Agile methodologies suggest the use of user stories that are specific to a role. Personas are one way of representing these roles.
As Gloria J. Miller writes in “Going Agile – Project Management Practices” the format for user’s story should include a title and the information on the role of the user, the function they need, and the value they should derive from the function. The following is the type layout of the user stories.
As a <user persona> I want to <function; what they want to do>
so that I can <business value; why they want to do>.
A Role defines the characteristics of typical users for the system. It should be represented by a persona or an extreme character. A ‘persona’ is an imaginary representation of a specific user role or ideal customer, a sort of a “prototype”. Personas should be created based upon market and demographic research to ensure the persona represents the target audience or user. It is about focusing on the major needs of the most important user groups. One user can’t be everything to everyone.
A function describes the capability that the user requires. The function should finish with the completion of an activity and not an on-going activity. For example, “as a webmaster I want to manage a website” is something never ends. “As a webmaster, I want to add and delete web pages” is a task that can be checked as completed. Business value explains the importance of the function or the value it derives.
A persona visualization that can be used in projects is to create a poster or chart with the personas that are relevant for the system under discussion. The following visualization is an example used in a previous project.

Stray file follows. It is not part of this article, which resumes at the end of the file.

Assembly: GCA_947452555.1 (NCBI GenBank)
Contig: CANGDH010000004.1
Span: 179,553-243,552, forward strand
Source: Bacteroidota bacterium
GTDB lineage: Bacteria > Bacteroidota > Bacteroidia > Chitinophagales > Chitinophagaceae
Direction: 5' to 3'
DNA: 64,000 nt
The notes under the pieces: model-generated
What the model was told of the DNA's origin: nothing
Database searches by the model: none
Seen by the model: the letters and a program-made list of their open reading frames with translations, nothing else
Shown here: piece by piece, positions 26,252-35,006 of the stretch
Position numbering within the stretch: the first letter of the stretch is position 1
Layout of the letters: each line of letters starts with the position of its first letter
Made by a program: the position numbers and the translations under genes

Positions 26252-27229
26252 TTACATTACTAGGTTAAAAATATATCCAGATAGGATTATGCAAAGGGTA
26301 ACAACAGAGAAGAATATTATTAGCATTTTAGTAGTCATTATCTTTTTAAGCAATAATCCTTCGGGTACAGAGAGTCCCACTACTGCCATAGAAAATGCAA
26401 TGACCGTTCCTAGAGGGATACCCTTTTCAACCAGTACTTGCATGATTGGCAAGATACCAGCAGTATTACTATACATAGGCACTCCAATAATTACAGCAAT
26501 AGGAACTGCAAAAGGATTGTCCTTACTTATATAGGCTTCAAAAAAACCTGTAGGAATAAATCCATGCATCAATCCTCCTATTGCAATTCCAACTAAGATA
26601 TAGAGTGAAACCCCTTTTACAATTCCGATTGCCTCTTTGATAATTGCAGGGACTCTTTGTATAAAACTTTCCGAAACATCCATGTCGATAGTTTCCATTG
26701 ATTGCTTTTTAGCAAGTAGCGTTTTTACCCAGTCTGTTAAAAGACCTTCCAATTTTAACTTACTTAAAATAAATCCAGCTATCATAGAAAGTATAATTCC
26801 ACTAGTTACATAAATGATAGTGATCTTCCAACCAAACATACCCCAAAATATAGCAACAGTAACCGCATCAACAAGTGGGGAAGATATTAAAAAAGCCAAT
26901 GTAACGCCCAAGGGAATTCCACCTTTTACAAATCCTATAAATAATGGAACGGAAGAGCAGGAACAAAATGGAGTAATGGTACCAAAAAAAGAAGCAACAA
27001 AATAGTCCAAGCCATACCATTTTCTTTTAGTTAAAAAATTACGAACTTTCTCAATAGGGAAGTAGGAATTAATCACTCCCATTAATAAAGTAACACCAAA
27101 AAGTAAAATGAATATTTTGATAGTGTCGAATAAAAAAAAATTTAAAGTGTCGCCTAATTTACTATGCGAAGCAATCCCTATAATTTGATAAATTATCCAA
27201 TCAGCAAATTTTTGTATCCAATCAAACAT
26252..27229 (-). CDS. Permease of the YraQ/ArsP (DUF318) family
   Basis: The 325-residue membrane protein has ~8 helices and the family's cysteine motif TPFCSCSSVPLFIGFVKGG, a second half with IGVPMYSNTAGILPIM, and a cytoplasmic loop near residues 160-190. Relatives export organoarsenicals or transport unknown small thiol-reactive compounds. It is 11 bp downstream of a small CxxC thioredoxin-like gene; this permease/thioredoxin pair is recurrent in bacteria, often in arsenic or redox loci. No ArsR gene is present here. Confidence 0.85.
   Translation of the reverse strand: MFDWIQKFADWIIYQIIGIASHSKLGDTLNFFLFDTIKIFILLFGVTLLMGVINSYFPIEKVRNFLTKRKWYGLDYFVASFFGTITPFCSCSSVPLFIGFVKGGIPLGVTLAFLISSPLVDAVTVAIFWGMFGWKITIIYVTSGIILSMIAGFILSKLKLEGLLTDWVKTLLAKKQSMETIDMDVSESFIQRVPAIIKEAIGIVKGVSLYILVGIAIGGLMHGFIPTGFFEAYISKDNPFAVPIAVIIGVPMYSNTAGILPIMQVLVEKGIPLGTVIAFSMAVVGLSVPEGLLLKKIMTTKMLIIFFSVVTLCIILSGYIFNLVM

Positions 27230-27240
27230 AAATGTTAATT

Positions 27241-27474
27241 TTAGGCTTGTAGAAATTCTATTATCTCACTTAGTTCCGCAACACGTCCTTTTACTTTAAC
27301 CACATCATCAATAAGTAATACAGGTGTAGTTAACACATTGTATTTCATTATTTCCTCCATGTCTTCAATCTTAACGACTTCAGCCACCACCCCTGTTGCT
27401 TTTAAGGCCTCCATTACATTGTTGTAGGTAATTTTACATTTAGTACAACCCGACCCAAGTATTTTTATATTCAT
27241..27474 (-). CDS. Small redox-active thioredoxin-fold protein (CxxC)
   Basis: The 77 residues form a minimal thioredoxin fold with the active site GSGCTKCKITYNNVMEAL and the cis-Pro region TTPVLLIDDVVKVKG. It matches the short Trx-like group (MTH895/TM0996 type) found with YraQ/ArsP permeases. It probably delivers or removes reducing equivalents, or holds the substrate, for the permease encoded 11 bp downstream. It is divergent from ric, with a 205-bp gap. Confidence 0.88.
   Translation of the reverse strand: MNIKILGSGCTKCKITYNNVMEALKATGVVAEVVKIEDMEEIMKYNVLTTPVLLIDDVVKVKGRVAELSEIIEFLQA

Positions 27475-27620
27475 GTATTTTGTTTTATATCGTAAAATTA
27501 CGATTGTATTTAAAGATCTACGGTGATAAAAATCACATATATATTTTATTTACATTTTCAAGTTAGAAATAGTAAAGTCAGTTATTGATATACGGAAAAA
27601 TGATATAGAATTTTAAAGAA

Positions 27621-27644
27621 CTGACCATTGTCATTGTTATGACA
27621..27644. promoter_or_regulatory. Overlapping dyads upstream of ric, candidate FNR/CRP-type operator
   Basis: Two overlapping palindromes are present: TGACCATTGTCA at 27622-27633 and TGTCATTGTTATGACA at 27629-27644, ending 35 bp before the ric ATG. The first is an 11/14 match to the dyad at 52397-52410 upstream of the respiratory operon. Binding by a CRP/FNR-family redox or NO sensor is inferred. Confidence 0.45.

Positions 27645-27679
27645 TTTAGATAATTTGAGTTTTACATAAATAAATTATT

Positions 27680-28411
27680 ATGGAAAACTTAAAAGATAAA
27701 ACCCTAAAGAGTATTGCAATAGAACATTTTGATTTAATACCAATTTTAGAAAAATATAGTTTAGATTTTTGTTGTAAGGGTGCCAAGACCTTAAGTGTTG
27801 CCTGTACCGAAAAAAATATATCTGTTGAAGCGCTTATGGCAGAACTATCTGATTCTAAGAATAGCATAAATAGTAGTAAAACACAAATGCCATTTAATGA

Based on the article a few recommendations for visualization practices in projects, this visual aid fits the recommendations as follows:
- Specify your objective for visualization —
- Deciding and scheduling who got what level/content of training;
- Setting-up the role and security concept for the system;
- Making design decisions about who could perform what tasks in the system.
- Make it action-oriented — used to facilitate discussions, meetings and design decisions
- Make it messy — N/A
- Make it specific to the situation — It was for a specific project.
- Use different dimensions — it uses different…
- Position of the persona – was based on organization hierarchy and functional role
- Role – system end-users’ role
- Photos/Avatar – real people with whom details could be discussed
- Text – describing activities that people would need to do with the system
- Make it interesting —
Overall, personas are crucial throughout the entire system or product development phase and should be real-life representation. They are vital to launching a useful and usable system or solution.